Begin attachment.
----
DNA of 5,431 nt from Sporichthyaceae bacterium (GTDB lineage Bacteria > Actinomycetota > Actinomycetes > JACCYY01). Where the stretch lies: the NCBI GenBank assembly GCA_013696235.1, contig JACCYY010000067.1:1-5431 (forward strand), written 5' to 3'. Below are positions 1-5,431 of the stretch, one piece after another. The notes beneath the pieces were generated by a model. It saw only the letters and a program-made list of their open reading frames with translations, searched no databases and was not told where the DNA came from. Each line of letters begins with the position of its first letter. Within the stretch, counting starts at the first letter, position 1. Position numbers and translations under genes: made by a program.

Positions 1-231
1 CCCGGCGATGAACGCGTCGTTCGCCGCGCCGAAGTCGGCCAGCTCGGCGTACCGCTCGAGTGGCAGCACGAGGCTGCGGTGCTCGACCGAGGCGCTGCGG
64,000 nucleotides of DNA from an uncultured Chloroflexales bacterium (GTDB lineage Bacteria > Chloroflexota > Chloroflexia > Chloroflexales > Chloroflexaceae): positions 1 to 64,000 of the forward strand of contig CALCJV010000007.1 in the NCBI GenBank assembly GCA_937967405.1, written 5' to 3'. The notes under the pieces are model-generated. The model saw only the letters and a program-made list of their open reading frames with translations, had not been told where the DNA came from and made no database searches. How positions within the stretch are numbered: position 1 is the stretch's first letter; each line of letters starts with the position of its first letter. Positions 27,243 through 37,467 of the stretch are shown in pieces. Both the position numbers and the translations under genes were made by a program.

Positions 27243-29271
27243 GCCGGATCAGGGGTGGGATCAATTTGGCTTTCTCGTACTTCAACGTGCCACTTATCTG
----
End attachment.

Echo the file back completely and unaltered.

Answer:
DNA of 5,431 nt from Sporichthyaceae bacterium (GTDB lineage Bacteria > Actinomycetota > Actinomycetes > JACCYY01). Where the stretch lies: the NCBI GenBank assembly GCA_013696235.1, contig JACCYY010000067.1:1-5431 (forward strand), written 5' to 3'. Below are positions 1-5,431 of the stretch, one piece after another. The notes beneath the pieces were generated by a model. It saw only the letters and a program-made list of their open reading frames with translations, searched no databases and was not told where the DNA came from. Each line of letters begins with the position of its first letter. Within the stretch, counting starts at the first letter, position 1. Position numbers and translations under genes: made by a program.

Positions 1-231
1 CCCGGCGATGAACGCGTCGTTCGCCGCGCCGAAGTCGGCCAGCTCGGCGTACCGCTCGAGTGGCAGCACGAGGCTGCGGTGCTCGACCGAGGCGCTGCGG
64,000 nucleotides of DNA from an uncultured Chloroflexales bacterium (GTDB lineage Bacteria > Chloroflexota > Chloroflexia > Chloroflexales > Chloroflexaceae): positions 1 to 64,000 of the forward strand of contig CALCJV010000007.1 in the NCBI GenBank assembly GCA_937967405.1, written 5' to 3'. The notes under the pieces are model-generated. The model saw only the letters and a program-made list of their open reading frames with translations, had not been told where the DNA came from and made no database searches. How positions within the stretch are numbered: position 1 is the stretch's first letter; each line of letters starts with the position of its first letter. Positions 27,243 through 37,467 of the stretch are shown in pieces. Both the position numbers and the translations under genes were made by a program.

Positions 27243-29271
27243 GCCGGATCAGGGGTGGGATCAATTTGGCTTTCTCGTACTTCAACGTGCCACTTATCTG